Architectural touch

Architectural touch – Product Info

Stephani L. Miller

Roofing is not simply about covering he housetop anymore–it has become one more opportunity for homeowners and designers to make a statement, and the new favorite material of choice for making such statements is the laminated shingle.

“Laminated shingles made their mark in the ’90s and now represent about 50 percent of installed roofing shingles,” says Mike Loughery, communications manager for CertainTeed (circle 108). According to Loughery, multiple-layer laminated shingles–also called architectural shingles–are quickly replacing single-layer three-tab shingles in popularity.

Laminated shingles offer a variety of design and style options, including mimicking the look of wood shake and slate tile, but sidestep the installation and maintenance difficulties of the real materials. “They offer a completely different look, depth, and dimension,” including shadow lines and color blending, says Loughery, “creating a roof that is more attractive than it used to be.”

The Asphalt Roofing Manufacturers Association (ARMA) reports that in 1980, laminated shingles represented only 5.3 percent of the shipped shingle market; in 2002, the share leaped to 54 percent.

“There are two main items that we found homeowners use to select shingles: aesthetics and performance,” says Brian Chambers, product manager of residential roofing for Owens Corning. Laminated shingles are made of two to three layers of cutouts, so they are thicker and heavier than traditional single-layer three-tab shingles, providing a sculptured, 3-D appearance.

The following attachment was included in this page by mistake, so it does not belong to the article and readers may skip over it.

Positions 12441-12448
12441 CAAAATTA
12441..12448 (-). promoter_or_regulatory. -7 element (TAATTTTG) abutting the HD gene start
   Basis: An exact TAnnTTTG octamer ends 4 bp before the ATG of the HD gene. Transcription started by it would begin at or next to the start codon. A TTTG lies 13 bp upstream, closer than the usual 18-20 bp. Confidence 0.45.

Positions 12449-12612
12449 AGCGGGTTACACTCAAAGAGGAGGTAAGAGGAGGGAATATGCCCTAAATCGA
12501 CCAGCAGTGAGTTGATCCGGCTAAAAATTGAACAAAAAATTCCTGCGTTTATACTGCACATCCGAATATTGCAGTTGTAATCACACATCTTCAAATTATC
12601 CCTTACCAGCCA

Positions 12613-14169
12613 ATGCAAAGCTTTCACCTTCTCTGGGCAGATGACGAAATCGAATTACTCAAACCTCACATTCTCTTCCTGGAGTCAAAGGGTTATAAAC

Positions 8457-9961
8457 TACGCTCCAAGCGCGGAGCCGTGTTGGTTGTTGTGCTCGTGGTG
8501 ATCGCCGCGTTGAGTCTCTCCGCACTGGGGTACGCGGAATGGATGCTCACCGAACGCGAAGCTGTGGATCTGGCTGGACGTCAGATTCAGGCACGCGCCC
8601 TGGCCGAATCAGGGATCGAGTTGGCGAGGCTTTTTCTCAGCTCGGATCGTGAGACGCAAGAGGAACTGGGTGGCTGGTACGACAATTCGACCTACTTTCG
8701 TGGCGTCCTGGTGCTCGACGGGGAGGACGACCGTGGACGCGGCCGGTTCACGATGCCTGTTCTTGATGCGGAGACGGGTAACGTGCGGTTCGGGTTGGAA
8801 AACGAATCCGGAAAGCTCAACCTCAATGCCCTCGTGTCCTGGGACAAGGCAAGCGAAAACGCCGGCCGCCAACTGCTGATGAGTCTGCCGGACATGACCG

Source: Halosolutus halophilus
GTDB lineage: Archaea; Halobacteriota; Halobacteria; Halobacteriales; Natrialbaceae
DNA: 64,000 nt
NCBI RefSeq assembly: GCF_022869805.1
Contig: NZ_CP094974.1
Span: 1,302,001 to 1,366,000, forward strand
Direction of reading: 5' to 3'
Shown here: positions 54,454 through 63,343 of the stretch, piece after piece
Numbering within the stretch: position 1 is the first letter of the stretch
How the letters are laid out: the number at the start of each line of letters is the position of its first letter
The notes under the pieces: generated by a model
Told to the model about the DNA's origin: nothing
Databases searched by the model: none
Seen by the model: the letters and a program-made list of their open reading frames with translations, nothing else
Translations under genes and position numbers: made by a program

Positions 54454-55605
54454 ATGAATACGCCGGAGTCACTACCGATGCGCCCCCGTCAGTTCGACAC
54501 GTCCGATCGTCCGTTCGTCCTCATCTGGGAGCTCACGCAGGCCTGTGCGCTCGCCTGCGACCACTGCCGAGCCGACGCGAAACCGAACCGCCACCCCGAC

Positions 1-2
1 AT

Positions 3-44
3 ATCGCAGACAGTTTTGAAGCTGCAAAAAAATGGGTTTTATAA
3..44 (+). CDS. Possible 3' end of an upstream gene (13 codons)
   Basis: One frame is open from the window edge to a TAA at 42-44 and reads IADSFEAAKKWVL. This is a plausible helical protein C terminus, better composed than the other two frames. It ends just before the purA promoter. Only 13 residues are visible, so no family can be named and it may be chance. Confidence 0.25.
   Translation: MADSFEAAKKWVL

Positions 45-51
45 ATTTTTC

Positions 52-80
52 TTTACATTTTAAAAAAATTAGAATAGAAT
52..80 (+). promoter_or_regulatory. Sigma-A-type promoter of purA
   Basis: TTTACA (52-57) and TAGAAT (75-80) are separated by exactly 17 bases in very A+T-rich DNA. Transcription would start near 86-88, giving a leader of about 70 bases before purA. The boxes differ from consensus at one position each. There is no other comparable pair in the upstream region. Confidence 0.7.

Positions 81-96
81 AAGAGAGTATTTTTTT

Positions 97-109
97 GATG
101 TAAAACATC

“Many manufacturers have done a nice job of offering a wide variety of color choices that can be applied to a wide variety of design applications,” says Chambers. And, “from a contractor standpoint, they are very easy to install and apply.”

Warranties on laminated shingles span a wide range within the market. Owens Corning, for example, offers three categories for its OakRidge Pro product: 30, 40, and 50, which reflect warranty designations (circle 109). “Dealers need to understand what price point the homeowner wants to be in, what aesthetic look they want, and the performance characteristics of the products,” Chambers says.

Most manufacturers provide dealers with tools to market their products. Georgia-Pacific, for example, provides displays, brochures, and more to demonstrate characteristics of laminated shingles, says national marketing manager Rick Tomlinson (circle 110). “These types of tools help dealers show contractors–who can ultimately show homeowners–how the product will look on their houses.”

COPYRIGHT 2003 Hanley-Wood, Inc.

COPYRIGHT 2003 Gale Group